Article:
Christmas Day is one of the most celebrated holidays in the world, marking the birth of Jesus Christ around 2,000 years ago. The gospels of Matthew and Luke provide the biblical story of Jesus’ birth and are read aloud in churches every year. But many people are surprised to learn of the pagan origins of some of our most beloved Christmas traditions.
Bells, candlelight, December the 25th, and more have been linked to some pagan worship practices from centuries ago. Other traditions like Christmas trees and Santa Claus are more recent but are not found in the Bible. So, does that mean that Christians should reject these traditions – or even celebrate Christmas at all?
Scripture teaches that some believers may come to different conclusions when it comes to questions like this, and that’s OK! (See 1 Corinthians 10:23-33 and Romans 14:1-12). Many people choose to redeem the holiday due to its deeper meaning, celebrating the birth of our Lord Jesus. In fact, Christmas joins a long line of cultural traditions that God has used to point people to the good news of His great love.
“Whatever you do, do all to the glory of God.” — 1 Corinthians 10:31
The Surprising History of Your Favorite Christmas Traditions
The first surprising fact about our favourite December holiday is that Jesus may not have been born anywhere near the 25th of December. Theories about shepherding practices in winter and Roman census records make it unlikely that Jesus was born in December.
The 25th of December tradition came from a historian who calculated the date based on assumptions about when Jesus was conceived. When the Romans made Christianity the state religion, they converted the winter solstice holiday observed on that day. A day already marked by merriment and feasting was repurposed into a Christian holiday commemorating Jesus’ birth!
Christmas bells may have their origin in a winter pagan tradition of ringing bells to drive out evil spirits. But today, bells welcome the spirit of Christmas with a joyful noise, announcing the arrival of Jesus! The Christmas tradition of candlelight resembles the pagan tradition used to repel the forces of cold and darkness. But who better to give us hope in the darkness than our Messiah, Jesus, the Light of the World?
“Again Jesus spoke to them, saying, ‘I am the light of the world. Whoever follows Me will not walk in darkness, but will have the light of life.’” — John 8:12
A Sign of Hope in the Darkness
Other Christmas traditions grew out of the Christian culture itself. In the Middle Ages, Germans placed green trees inside their homes in winter to remind them of their hope in the coming spring. The first Christmas tree was decorated by German Christians during the Protestant Reformation. It was a visible display of their hope in the miracle of Christ’s birth.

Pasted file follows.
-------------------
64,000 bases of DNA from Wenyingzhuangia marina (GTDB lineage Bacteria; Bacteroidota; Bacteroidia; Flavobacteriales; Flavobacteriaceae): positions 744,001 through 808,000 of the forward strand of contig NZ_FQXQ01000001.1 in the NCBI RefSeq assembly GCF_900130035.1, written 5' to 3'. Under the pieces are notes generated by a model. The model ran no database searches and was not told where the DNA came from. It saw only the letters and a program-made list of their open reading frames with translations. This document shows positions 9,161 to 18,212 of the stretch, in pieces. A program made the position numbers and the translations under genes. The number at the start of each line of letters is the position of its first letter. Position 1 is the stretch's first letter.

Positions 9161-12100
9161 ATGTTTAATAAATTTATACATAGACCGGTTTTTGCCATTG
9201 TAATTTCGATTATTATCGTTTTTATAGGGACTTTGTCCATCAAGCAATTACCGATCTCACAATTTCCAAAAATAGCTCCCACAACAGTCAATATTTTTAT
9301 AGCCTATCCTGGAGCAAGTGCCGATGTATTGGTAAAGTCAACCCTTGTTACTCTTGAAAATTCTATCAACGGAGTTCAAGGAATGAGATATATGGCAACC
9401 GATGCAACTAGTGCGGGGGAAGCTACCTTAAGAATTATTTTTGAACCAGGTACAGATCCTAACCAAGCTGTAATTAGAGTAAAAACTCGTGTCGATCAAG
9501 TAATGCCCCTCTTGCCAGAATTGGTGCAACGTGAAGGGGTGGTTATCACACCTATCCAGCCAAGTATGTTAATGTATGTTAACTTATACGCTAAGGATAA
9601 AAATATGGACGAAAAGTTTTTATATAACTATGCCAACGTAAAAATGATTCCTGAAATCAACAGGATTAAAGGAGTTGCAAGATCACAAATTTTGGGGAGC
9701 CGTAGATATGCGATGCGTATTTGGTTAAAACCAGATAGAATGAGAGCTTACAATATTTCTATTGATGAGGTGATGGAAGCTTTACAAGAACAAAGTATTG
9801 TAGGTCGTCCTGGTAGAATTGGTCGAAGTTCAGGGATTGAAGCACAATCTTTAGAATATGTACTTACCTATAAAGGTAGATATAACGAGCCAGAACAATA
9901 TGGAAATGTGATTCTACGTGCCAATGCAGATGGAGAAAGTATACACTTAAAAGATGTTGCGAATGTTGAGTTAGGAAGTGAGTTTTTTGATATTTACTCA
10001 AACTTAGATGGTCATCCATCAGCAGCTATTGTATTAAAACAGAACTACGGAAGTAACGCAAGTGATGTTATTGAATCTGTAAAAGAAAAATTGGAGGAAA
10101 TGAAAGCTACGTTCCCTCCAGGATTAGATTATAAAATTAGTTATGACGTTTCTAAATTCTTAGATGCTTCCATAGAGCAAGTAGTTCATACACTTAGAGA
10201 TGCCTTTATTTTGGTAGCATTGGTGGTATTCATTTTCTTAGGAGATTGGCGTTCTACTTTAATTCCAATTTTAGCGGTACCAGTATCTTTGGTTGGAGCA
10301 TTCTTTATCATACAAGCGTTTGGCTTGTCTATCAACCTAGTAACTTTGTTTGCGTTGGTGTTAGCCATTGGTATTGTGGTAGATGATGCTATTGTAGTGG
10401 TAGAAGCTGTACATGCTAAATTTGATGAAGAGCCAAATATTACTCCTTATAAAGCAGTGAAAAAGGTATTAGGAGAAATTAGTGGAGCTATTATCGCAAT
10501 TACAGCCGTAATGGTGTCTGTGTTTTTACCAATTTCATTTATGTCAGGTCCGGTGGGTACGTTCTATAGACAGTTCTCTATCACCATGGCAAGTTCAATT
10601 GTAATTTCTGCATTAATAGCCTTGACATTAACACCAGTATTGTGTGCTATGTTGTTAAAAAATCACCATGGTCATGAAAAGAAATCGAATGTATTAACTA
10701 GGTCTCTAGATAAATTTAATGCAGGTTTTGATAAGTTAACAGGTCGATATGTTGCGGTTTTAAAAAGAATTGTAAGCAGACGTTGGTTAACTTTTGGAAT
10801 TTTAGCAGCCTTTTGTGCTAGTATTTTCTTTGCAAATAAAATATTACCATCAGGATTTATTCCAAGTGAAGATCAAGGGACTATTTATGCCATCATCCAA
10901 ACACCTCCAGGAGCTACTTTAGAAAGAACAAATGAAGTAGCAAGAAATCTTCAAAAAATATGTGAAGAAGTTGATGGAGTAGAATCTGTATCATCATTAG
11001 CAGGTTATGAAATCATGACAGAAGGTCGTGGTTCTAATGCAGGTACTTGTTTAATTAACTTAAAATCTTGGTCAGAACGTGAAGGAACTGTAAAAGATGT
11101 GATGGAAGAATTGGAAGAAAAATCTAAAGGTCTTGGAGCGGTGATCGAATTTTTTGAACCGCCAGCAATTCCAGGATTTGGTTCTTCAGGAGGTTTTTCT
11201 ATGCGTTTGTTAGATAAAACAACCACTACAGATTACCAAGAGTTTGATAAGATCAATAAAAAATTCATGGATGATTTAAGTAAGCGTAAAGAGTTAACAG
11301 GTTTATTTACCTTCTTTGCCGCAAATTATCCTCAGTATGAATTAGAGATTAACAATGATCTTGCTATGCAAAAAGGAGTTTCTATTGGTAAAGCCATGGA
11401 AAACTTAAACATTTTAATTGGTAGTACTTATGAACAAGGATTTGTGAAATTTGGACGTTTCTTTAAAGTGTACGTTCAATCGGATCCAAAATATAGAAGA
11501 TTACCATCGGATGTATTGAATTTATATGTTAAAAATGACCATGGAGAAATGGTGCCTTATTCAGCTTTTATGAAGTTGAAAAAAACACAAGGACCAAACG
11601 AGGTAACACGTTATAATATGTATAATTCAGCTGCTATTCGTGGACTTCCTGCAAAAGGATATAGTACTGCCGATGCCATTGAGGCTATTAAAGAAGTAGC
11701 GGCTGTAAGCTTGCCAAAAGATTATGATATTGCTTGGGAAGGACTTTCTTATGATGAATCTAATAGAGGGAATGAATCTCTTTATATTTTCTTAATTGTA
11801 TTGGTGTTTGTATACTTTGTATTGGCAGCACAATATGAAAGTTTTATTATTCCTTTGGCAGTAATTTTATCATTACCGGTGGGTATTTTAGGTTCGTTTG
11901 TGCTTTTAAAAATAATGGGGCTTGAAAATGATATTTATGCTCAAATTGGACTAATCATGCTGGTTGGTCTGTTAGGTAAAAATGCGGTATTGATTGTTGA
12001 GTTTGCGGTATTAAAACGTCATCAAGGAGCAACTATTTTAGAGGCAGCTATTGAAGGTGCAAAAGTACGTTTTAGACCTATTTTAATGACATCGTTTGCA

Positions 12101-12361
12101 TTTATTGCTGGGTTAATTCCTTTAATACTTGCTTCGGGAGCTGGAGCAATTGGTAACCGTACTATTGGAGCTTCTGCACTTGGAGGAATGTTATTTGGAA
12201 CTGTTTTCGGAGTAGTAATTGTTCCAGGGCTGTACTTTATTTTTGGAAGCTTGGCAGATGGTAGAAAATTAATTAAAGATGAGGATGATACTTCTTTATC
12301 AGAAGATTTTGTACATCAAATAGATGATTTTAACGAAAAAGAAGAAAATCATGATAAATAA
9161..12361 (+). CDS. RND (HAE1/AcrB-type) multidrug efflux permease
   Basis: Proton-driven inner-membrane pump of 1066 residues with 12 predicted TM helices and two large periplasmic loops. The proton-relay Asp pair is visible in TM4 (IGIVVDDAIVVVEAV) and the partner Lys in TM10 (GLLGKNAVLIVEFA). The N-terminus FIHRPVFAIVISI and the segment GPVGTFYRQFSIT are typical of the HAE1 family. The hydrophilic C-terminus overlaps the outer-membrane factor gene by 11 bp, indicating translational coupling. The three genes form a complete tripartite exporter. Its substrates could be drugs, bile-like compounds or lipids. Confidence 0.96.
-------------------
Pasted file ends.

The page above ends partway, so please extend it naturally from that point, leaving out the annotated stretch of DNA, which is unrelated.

The most well-known Christmas icon that is sometimes accused of taking the focus off the reason for the season is Santa Claus. The question of “What should we tell our kids about Santa?” is a tricky one that Bible-believing, Jesus-loving parents may come to different conclusions about. The real-life person behind the mythical figure of Santa can serve as an inspiration of sacrificial love to all Christian families.
Saint Nicholas of Myra was a fourth-century priest who was well-known for his compassion and generosity. He received an inheritance at an early age, which he loved to give away anonymously. He would sometimes throw bags of money down people’s chimneys at night to avoid being seen. The real Saint Nicholas dedicated his life to serving others and is a great example of God’s extravagant, sacrificial love.
The True Meaning of Christmas
The best example of a modern Christmas tradition that points us to the love and goodness of God is gift giving! “For God so loved the world, that He gave His only Son,” (John 3:16). On the first Christmas, the wise men gave gifts of gold, frankincense, and myrrh as an act of worship of Jesus as King.
Gold represents Jesus’ divinity, that He is God born as a man. Frankincense was burned in worship as a pleasing offering to God (Exodus 30:34). It symbolizes Jesus’ holiness and righteousness. Myrrh is a spice associated with death and was offered to Jesus on the cross (Mark 15:23). Together, these gifts signified the true meaning of Christmas. Jesus is God, born as a man, who saved people from their sins through His sacrificial death on the cross.
“She will bear a son, and you shall call His name Jesus, for He will save His people from their sins.” – Matthew 1:21